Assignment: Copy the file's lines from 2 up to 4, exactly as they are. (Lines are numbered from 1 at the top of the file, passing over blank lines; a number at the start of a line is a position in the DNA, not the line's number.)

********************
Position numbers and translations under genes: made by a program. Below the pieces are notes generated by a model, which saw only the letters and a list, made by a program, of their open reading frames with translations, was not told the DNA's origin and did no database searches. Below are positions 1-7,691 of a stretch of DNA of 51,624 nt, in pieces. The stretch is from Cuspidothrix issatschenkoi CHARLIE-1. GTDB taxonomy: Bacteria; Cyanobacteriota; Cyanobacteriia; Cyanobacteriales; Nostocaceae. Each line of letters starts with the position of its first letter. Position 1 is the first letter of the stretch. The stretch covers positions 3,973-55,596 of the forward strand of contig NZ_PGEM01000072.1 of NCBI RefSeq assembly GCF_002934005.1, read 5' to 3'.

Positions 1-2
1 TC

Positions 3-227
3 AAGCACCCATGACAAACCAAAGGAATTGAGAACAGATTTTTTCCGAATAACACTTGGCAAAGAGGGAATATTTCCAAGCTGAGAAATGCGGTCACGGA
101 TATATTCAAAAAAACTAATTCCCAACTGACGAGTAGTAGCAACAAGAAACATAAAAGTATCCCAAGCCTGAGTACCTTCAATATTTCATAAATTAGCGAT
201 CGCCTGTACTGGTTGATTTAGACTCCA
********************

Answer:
Positions 1-2
1 TC

Positions 3-227